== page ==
Category III activities are integral to all disciplines and ordinarily do not present issues of conflict of commitment. They are accepted as part of the faculty member’s scholarly and creative work, even when the activities result in financial gain. These activities include, for example: serving on a federal, state, or local government agency, committee, panel, or commission; acting in an editorial capacity for a professional journal; reviewing journal manuscripts, book manuscripts, or grant or contract proposals; attending and presenting talks at scholarly colloquia and conferences; and developing scholarly communications in the form of books or journal articles, movies, television productions, and similar works.
These categories are described fully in Section 025-6c, beginning on the bottom of page 6, of the UC .
Procedures for Reporting Outside Activities
All Category I outside activities require prior written approval from the Chancellor or his designee, usually a faculty member’s Department Chair. A form for such approvals is available in Appendix B of the.
Both Category I and II outside activities are included in each faculty member’s time limit for each fiscal year, and both require annual reporting to the Chancellor or his designee at the end of each fiscal year (June 30), listing the nature and extent of Category I and II compensated outside professional activities conducted during that academic or fiscal year, depending on the faculty member’s appointment. In addition, faculty with academic-year appointments must report Category I and II activities for summer months during which they earn additional University compensation. A form for such reporting is available in Appendix C of the Conflict of Commitment Policy.
Category III activities do not require reporting or prior written approval.
The UC Davis Academic Personnel Manual provides a summary of reporting responsibilities for conflicts of commitment at the faculty, Chair, Dean, and Vice Provost (Academic Personnel) levels.
Involvement of Students
Part-time involvement of students in an outside professional activity of a faculty member may provide educational benefits to the student. Before involving a student in an outside professional activity, however, the faculty member must obtain prior written approval from the Chancellor’s designee, following discussion with the Department Chair and the student. For further information, see Section 025-50 of the .
- Ownership and assignment of invention rights.
- Compromising future research funding.
- Acceptance of confidential information.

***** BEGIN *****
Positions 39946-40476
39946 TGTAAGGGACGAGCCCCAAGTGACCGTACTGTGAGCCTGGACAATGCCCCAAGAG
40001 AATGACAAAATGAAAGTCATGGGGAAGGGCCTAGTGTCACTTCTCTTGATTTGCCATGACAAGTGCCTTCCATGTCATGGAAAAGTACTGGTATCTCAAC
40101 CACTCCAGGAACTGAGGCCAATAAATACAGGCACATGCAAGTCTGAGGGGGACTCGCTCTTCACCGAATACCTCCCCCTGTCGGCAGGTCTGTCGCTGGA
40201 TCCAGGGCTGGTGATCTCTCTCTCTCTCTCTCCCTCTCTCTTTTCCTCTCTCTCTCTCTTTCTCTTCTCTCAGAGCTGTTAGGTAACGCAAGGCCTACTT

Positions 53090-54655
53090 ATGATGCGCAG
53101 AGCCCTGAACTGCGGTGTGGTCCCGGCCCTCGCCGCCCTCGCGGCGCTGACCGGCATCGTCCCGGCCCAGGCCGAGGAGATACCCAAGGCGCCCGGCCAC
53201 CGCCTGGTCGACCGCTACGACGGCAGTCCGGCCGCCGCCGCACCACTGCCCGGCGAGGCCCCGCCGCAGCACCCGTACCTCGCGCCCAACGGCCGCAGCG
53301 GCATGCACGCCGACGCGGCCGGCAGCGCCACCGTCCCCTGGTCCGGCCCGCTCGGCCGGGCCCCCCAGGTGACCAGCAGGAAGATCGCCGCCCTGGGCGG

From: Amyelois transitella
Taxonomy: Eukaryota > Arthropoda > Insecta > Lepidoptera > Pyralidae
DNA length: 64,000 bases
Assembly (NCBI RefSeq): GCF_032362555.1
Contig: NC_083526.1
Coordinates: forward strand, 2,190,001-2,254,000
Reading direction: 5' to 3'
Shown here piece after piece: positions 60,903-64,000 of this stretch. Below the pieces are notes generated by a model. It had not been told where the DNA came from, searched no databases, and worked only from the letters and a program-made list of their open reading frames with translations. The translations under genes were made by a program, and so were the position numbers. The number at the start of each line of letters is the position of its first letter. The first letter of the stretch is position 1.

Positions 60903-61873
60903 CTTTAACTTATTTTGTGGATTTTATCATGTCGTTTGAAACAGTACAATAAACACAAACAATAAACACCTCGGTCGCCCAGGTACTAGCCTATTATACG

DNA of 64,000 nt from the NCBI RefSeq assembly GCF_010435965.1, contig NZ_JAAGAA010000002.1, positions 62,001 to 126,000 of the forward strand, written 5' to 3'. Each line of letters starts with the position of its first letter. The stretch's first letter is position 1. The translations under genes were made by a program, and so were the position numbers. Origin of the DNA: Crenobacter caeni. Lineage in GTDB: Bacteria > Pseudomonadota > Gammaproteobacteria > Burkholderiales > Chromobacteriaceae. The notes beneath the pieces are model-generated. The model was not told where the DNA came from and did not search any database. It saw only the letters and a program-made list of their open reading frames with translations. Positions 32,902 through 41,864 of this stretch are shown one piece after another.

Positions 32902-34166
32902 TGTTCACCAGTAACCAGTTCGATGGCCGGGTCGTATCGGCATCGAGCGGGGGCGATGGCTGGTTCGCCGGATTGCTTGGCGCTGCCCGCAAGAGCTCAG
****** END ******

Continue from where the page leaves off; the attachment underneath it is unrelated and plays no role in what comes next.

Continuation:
- California State Law Provision.
- Allowable consulting days.
- Amount of compensation.
- Conflicts of interest.
- Reporting consulting activities.
Determining whether consulting activity is within or outside the faculty member’s scope of employment is best done with reference to the individual’s specific consulting project. The consulting agreement should have a scope of work that will likely be specific to the business interests of the company. This scope of work can be brought to the attention of the Department Chair who can work with the faculty member to assess the degree of overlap with the areas of research, teaching and publications of the faculty member at the University. If the Chair determines that the work under the consulting agreement is beyond the scope of the consultant’s employment with the University, and is otherwise permissible consulting, a letter communicating that can be written by the Chair to UC Davis InnovationAccess. If and when an invention is developed under the consulting agreement, the faculty inventor should do the following: file a Record of Invention with UC Davis InnovationAccess; attach the Department Chair’s letter to the Record of Invention; state affirmatively in a cover letter that no University resources were used; and request in the cover letter the right to assign the invention to the company for which the faculty member is consulting. Upon review, if the University agrees, a letter will be provided to the faculty inventor confirming that the inventor is free to assign the invention to the company for which the faculty member is consulting. The subject invention should not be disclosed to the company prior to a University determination of invention ownership.
As noted above, consultants should have an agreement in place that clearly defines the scope and financial terms of the consulting activity. This is a personal agreement between the consultant and outside entity for which the consultant is personally responsible and to which the University is not a party. It is the responsibility of the consultant to ensure that the consulting agreement does not conflict with the consultant’s University obligations, including the obligation to disclose and assign inventions to the University. If there are questions, the services of a personal outside attorney should be sought by the consultant.
There are a number of important issues that arise, or can arise, under consulting agreements. Many of these issues are addressed in the , which should be carefully reviewed before entering a consulting agreement. The issues can give rise to personal liability on the part of the consultant, and need to be carefully considered and addressed. Ideally the consultant should obtain legal advice from a personal outside attorney before entering a consulting agreement, for purposes of reviewing issues under the consulting agreement, ensuring that the consultant’s personal interests are protected, and ensuring that the terms of the consulting agreement do not conflict with the consultant’s employment obligations to the University. As explained in the Consulting Guidance Document, issues under consulting agreements include the following:
As discussed in the first section of this page, Step V.A: Conflict of Commitment Reporting, Academic employees are required to submit annual reports to the University on outside professional consulting activities.
As discussed in Step VI: Start-up Funding of UC Davis Research, a principal investigator at the university must disclose whether or not there has been any consulting activity with a company in advance of receipt of funding from the company for research in the faculty member's university lab.